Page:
Now that Twitter has agreed to Elon Musk’s $44 billion offer, China Twitter has a question: Could Musk’s investment in the country factor into how the Tesla founder manages the platform?
Despite having been banned in China since 2009, Twitter has been an important forum for both Chinese dissidents and ordinary citizens, who have used VPN software to bypass the firewall and find news that is censored in the country, air information about detained activists, and transmit videos and accounts of pandemic life from Chinese social media.
“Many people in China take great risks—including constant police harassment or even years of imprisonment—so they can get on Twitter to learn about information censored by the Chinese government,” said Yaqiu Wang, a senior China researcher at Human Rights Watch.
For its part, as concern about China influence operations has grown, Twitter has identified and suspended China-linked bots that pushed disinformation on issues such as Hong Kong’s 2019 protests, and labeled tweets from Chinese state-owned outlets and their staff.
It’s too early to tell whether or how any of this might change under Musk’s ownership, but given the importance of China as a supplier and a market to Tesla, it is something many are wondering.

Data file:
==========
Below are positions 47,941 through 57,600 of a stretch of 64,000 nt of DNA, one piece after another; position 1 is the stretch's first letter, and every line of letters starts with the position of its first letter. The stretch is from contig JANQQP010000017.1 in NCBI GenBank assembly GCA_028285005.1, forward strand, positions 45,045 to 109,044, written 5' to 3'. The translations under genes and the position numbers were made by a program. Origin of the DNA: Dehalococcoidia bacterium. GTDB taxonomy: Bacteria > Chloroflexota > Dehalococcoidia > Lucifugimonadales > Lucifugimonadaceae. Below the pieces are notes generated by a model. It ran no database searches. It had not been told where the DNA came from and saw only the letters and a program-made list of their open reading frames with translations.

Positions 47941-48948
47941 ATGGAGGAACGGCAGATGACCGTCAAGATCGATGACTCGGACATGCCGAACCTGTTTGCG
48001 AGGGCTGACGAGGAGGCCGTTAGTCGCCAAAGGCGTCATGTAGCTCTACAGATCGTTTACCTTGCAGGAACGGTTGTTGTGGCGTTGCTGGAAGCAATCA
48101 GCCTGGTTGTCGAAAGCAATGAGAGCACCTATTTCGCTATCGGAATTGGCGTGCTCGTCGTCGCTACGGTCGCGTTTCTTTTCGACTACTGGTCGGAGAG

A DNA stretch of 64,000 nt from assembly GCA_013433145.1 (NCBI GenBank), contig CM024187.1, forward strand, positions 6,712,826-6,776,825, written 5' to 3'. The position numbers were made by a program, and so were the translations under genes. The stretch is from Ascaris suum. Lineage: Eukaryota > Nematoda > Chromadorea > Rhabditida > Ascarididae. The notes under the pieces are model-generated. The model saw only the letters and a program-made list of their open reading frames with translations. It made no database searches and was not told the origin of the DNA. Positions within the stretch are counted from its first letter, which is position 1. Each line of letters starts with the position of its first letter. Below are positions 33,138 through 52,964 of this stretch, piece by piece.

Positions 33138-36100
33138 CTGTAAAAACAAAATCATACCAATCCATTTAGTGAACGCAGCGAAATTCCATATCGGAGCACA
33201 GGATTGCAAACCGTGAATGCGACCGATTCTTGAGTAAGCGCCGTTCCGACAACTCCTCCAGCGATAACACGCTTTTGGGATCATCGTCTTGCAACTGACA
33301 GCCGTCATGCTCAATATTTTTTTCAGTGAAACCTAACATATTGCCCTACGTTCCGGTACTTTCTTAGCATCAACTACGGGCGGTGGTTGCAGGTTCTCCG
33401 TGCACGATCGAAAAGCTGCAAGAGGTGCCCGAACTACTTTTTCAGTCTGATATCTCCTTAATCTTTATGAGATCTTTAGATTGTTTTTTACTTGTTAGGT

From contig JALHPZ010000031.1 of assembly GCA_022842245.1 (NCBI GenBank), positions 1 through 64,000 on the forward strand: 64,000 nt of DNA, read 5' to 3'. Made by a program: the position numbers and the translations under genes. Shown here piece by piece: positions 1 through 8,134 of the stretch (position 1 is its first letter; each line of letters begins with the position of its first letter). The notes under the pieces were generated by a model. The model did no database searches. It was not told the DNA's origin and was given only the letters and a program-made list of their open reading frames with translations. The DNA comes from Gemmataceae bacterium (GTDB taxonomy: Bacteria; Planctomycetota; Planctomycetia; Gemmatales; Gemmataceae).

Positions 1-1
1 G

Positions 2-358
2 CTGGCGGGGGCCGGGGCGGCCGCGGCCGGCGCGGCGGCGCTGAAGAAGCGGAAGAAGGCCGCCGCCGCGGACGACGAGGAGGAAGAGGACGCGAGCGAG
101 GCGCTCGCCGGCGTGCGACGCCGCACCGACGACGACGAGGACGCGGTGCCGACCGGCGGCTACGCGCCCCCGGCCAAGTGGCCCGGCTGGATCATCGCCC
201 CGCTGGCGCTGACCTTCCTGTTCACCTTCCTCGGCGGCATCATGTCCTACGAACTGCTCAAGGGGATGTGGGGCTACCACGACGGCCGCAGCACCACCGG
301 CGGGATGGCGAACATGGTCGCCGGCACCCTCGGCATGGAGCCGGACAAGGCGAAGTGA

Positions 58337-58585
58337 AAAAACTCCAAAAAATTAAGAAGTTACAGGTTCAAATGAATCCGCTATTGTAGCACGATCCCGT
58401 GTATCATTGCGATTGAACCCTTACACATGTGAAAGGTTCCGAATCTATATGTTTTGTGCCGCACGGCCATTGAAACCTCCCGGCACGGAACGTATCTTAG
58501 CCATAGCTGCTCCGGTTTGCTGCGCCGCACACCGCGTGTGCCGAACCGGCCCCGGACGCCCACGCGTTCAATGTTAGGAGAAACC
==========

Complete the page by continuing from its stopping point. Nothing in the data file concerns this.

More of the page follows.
Musk’s approach to managing Beijing
Tesla was the first foreign car maker to open a wholly owned factory in China, where the government has showered the company with tax breaks and cheap loans. For his part, Musk, who is quick to criticize the US government’s policies and regulatory agencies, has been one of China’s biggest cheerleaders.
Though the Shanghai lockdown cost the company’s Gigafactory three weeks of operations, Musk never criticized Beiing’s approach—while railing against similar orders in the US in 2020. This discrepancy in his stance toward the two governments, some worry, could play out in some form with respect to Twitter as well.
In addition, his description of himself as a “free speech absolutist” has some concerned that less moderation may lead to more misinformation, including from China-linked accounts. But some of the steps he outlined in a statement yesterday, including making the site’s algorithms open source, weeding out spam bots, and making sure accounts represent actual people, could reduce the impact of certain types of information operations.
In a follow-up to his first tweet, Bezos said he thought the most likely outcome is “complexity in China for Tesla, rather than censorship at Twitter…Musk is extremely good at navigating this kind of complexity.”
China’s pressure on foreign businesses over speech
China, however, has an established record of pressuring foreign businesses to tailor their public statements to its official narratives.
“Although Musk has of late enjoyed trolling the likes of Saudi Arabia for their views on freedom of speech, given Tesla’s dependence on China for future growth it’s unlikely he’ll have the same eagerness to publicly take on the Chinese Communist Party,” said Jordan Schneider, a senior analyst at Rhodium Group, referring to Musk’s war of words with Saudi prince Alwaleed bin Talal, who voiced his opposition to the Twitter sale as one of the company’s shareholders.
“How that reluctance extends to day-to-day moderation policy of state-owned media and state-backed botnets is anyone’s guess,” he told Quartz.
Twitter declined to comment. Tesla didn’t reply to a request for comment.